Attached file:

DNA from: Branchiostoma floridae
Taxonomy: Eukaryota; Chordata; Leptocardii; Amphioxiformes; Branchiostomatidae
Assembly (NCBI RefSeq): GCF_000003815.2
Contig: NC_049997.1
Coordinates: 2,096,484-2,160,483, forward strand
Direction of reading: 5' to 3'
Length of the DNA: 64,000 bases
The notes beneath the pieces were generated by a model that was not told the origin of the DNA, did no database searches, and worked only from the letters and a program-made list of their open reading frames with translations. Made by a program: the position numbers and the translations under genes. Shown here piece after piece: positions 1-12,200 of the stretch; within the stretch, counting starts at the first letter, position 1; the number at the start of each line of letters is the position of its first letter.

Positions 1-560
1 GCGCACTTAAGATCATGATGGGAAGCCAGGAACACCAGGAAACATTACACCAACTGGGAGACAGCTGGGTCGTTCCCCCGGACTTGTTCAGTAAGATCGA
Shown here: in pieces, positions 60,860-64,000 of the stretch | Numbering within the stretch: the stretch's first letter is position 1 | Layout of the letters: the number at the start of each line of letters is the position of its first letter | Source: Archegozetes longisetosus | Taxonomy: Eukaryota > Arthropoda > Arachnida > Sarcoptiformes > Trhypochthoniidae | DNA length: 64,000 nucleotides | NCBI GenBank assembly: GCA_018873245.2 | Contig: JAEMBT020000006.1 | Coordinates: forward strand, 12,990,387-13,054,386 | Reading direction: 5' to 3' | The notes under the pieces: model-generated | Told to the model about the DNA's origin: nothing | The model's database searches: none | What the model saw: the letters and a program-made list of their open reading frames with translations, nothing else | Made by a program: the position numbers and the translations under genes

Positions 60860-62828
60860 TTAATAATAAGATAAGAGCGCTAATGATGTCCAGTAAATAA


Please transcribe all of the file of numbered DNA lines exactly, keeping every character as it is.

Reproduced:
DNA from: Branchiostoma floridae
Taxonomy: Eukaryota; Chordata; Leptocardii; Amphioxiformes; Branchiostomatidae
Assembly (NCBI RefSeq): GCF_000003815.2
Contig: NC_049997.1
Coordinates: 2,096,484-2,160,483, forward strand
Direction of reading: 5' to 3'
Length of the DNA: 64,000 bases
The notes beneath the pieces were generated by a model that was not told the origin of the DNA, did no database searches, and worked only from the letters and a program-made list of their open reading frames with translations. Made by a program: the position numbers and the translations under genes. Shown here piece after piece: positions 1-12,200 of the stretch; within the stretch, counting starts at the first letter, position 1; the number at the start of each line of letters is the position of its first letter.

Positions 1-560
1 GCGCACTTAAGATCATGATGGGAAGCCAGGAACACCAGGAAACATTACACCAACTGGGAGACAGCTGGGTCGTTCCCCCGGACTTGTTCAGTAAGATCGA
Shown here: in pieces, positions 60,860-64,000 of the stretch | Numbering within the stretch: the stretch's first letter is position 1 | Layout of the letters: the number at the start of each line of letters is the position of its first letter | Source: Archegozetes longisetosus | Taxonomy: Eukaryota > Arthropoda > Arachnida > Sarcoptiformes > Trhypochthoniidae | DNA length: 64,000 nucleotides | NCBI GenBank assembly: GCA_018873245.2 | Contig: JAEMBT020000006.1 | Coordinates: forward strand, 12,990,387-13,054,386 | Reading direction: 5' to 3' | The notes under the pieces: model-generated | Told to the model about the DNA's origin: nothing | The model's database searches: none | What the model saw: the letters and a program-made list of their open reading frames with translations, nothing else | Made by a program: the position numbers and the translations under genes

Positions 60860-62828
60860 TTAATAATAAGATAAGAGCGCTAATGATGTCCAGTAAATAA